Articles by Nick Falk

A listing of all the articles written by Nick Falk for the RotoWire Blog.

NBA Preseason Notes

New Faces in New Places.

The big news on Saturday night was the shocking trade between the Thunder and the Rockets. This will have quite the fantasy effect on players involved in the trade and those on the teams receiving the new acquisitions.

To the Rockets:
James Harden: This may be the biggest shocker of all in the trade as Harden was a key player in the Thunder rotation that won the Western Conference last season and won the NBA Sixth Man of the Year award. He averaged 16.8 points, 3.7 assists, and 4.1 rebounds per game last season. Harden reportedly was looking for a long-term extension with the Thunder and will look to sign that immediately with Houston. He will slide into the starting shooting guard spot for the Rockets and will be paired with new acquisition Jeremy Lin in the backcourt. Look for his numbers to be similar to last season but may be a slight improvement with added minutes per game compared to his 31.4 he averaged in 2011-12.
Cole Aldrich: The former first-round pick out of Kansas saw very little playing time last season, averaging 6.7 minutes per game in only 26 games. Newly acquired Omer Asik is the starter at center and Aldrich will have to hold off Donatas Motiejunas for time on the floor.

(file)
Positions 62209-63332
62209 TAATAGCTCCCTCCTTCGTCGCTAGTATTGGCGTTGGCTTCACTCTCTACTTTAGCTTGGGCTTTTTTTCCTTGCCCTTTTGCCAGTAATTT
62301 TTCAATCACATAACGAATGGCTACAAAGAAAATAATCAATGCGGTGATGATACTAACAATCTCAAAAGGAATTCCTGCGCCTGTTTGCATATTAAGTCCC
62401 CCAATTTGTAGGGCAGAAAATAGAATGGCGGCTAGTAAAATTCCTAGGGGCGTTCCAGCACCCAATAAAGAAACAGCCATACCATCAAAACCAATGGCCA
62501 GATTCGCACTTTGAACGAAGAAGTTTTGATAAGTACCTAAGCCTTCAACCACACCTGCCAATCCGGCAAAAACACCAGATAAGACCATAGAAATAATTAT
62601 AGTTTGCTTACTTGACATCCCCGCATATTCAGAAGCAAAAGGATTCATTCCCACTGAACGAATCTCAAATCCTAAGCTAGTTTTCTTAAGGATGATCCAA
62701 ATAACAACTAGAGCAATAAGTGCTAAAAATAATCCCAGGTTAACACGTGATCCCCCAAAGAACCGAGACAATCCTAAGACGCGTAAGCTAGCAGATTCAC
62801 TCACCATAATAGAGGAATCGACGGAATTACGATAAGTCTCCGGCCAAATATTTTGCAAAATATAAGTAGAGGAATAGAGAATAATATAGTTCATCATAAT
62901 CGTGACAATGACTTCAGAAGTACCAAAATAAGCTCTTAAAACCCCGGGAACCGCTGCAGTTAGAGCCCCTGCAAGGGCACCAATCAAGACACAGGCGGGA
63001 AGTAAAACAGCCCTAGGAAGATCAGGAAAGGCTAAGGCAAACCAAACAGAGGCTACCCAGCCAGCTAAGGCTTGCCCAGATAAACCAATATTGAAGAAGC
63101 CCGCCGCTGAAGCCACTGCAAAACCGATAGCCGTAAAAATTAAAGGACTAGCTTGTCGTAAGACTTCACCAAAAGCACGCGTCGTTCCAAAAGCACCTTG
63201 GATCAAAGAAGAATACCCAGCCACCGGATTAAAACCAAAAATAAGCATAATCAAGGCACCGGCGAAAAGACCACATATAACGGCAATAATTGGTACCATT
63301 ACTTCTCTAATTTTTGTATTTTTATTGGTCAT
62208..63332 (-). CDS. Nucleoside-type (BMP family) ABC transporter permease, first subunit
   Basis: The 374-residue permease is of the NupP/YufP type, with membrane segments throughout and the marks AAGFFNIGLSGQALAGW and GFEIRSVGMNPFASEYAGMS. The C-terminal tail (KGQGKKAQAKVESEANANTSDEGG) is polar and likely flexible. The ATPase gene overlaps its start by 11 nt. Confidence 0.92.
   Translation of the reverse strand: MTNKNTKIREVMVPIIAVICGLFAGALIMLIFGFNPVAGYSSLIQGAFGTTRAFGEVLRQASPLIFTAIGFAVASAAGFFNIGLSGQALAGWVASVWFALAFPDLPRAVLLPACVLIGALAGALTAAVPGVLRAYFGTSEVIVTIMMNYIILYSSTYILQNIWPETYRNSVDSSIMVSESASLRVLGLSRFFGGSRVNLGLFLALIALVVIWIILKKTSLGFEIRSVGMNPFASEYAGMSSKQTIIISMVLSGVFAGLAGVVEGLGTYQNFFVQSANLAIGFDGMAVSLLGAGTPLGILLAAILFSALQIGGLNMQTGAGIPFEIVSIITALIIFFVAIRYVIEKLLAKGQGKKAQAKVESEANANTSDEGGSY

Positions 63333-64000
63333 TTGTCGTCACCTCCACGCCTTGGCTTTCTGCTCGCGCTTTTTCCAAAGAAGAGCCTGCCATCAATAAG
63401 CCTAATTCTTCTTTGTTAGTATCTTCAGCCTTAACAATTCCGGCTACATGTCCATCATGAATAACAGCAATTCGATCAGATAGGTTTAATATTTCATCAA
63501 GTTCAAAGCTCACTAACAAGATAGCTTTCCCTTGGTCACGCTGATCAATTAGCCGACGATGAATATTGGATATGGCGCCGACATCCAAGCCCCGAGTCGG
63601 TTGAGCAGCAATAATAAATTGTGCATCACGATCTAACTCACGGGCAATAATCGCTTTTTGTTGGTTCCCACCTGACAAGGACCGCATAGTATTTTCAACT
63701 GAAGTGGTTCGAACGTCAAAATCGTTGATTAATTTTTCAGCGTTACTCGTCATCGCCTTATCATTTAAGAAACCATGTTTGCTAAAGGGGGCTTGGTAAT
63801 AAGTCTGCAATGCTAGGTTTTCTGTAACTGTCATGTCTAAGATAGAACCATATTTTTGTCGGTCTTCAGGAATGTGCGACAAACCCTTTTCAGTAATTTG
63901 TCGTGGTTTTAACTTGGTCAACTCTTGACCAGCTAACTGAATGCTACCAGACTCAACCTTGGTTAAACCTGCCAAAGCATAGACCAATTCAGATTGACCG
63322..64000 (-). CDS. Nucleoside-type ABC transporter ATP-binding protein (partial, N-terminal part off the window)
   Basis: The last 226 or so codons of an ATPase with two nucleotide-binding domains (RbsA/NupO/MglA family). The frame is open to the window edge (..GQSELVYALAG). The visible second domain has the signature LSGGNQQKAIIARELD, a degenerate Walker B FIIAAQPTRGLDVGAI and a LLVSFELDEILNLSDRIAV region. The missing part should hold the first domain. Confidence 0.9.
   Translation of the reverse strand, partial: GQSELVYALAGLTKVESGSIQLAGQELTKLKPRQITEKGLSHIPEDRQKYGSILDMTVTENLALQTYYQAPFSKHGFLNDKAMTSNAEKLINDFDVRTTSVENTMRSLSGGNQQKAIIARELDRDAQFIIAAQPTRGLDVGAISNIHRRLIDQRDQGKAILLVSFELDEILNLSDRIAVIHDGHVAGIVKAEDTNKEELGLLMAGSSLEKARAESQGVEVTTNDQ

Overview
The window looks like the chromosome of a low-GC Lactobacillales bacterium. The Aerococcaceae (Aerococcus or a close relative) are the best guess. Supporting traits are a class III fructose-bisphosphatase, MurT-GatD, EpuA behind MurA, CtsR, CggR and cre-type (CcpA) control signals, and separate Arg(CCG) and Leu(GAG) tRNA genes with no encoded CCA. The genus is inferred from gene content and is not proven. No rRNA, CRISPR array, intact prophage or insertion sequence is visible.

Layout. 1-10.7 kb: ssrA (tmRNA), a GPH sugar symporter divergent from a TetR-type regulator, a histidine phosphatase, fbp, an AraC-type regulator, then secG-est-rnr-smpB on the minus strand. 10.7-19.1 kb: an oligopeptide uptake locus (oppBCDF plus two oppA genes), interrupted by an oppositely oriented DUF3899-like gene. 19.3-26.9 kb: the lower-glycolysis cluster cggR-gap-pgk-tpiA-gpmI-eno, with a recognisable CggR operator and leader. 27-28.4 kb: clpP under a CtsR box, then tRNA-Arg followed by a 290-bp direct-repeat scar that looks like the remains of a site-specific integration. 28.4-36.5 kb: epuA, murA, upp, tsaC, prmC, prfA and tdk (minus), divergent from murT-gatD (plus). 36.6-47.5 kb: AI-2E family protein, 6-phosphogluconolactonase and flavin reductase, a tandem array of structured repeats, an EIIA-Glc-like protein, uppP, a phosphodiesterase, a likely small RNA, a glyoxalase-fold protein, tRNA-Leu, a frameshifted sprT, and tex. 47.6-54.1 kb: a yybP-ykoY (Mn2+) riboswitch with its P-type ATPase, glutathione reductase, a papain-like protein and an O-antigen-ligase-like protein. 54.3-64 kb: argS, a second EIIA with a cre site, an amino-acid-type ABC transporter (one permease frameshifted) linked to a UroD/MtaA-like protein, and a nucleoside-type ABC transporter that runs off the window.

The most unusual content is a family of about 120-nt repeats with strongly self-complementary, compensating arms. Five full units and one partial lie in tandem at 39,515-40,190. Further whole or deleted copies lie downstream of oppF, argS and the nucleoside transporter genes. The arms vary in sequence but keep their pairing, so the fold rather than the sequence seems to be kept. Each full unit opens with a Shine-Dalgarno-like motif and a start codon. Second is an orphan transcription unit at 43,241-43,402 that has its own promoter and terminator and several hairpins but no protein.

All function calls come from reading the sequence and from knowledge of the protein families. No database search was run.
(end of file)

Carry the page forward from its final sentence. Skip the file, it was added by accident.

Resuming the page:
Daequan Cook: Cook is a decent threat from the perimeter and mostly saw limited minutes off the bench on a talented Thunder squad. He will likely fill a similar role in Houston as the Rockets have long-range threats in Harden, Carlos Delfino, and Chandler Parsons already on the roster at his position.
Lazar Hayward: Hayward saw very little time for the Thunder last season and is joining a very crowded small forward rotation with the Rockets. Parsons, Delfino, Marcus Morris, and rookie Royce White all can play the position and will be ahead of him on the depth chart.